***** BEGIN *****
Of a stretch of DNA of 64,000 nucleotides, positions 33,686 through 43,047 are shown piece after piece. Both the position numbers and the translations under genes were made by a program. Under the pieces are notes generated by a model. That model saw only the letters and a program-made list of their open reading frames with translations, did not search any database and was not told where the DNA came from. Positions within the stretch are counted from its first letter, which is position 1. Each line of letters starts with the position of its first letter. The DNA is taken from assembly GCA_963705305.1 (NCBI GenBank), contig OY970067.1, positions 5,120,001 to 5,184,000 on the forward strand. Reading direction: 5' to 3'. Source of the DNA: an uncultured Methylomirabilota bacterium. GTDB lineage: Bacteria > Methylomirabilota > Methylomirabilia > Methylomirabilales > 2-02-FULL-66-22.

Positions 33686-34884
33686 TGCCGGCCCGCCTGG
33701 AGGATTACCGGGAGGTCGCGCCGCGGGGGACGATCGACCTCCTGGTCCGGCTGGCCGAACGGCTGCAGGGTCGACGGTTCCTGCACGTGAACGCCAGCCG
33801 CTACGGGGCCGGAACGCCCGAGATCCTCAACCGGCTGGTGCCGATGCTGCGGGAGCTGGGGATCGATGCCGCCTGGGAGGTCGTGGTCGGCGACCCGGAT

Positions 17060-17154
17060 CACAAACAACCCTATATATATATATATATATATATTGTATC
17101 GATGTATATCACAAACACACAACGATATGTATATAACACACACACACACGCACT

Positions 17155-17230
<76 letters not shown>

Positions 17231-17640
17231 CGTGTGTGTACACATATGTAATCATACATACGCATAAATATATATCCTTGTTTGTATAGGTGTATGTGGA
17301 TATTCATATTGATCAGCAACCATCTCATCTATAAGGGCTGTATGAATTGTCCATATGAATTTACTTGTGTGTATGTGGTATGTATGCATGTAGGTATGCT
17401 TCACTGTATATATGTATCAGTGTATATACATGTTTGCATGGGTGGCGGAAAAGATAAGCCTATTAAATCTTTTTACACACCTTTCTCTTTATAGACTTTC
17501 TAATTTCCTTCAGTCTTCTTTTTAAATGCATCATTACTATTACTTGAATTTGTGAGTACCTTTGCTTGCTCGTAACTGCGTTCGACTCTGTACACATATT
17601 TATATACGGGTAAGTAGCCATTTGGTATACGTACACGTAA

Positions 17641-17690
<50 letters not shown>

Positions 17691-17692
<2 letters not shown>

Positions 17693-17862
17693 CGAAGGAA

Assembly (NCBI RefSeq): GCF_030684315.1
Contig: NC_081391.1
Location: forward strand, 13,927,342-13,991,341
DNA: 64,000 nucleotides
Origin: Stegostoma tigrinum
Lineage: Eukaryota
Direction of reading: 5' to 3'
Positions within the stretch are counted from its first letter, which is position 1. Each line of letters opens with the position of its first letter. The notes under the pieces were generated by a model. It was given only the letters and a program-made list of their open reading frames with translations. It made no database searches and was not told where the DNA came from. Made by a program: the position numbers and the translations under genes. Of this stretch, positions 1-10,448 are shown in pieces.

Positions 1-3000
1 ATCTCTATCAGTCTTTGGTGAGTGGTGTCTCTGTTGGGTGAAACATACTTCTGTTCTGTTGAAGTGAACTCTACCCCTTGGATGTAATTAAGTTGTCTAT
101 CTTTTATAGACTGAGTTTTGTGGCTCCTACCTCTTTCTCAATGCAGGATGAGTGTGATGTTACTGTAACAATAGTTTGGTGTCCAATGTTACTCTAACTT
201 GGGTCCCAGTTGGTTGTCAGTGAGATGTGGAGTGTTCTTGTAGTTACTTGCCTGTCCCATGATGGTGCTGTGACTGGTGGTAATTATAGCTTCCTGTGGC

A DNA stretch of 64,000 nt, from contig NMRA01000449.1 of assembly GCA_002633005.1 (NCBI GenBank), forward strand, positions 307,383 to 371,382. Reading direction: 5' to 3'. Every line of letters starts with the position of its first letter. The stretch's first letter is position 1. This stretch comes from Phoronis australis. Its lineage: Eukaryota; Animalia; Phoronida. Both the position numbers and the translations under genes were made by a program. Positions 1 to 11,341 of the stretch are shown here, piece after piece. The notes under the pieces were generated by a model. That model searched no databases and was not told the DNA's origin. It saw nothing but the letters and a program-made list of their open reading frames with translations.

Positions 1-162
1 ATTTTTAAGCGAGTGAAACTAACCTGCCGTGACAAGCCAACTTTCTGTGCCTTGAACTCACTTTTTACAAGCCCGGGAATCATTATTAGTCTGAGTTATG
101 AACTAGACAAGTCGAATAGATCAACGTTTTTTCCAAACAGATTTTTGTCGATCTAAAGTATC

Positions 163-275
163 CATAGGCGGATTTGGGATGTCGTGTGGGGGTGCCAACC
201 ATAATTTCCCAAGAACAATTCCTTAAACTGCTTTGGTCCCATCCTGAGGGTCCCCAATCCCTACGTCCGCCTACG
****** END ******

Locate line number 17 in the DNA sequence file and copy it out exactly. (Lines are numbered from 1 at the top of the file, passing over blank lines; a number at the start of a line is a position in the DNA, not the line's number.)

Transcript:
Positions 17641-17690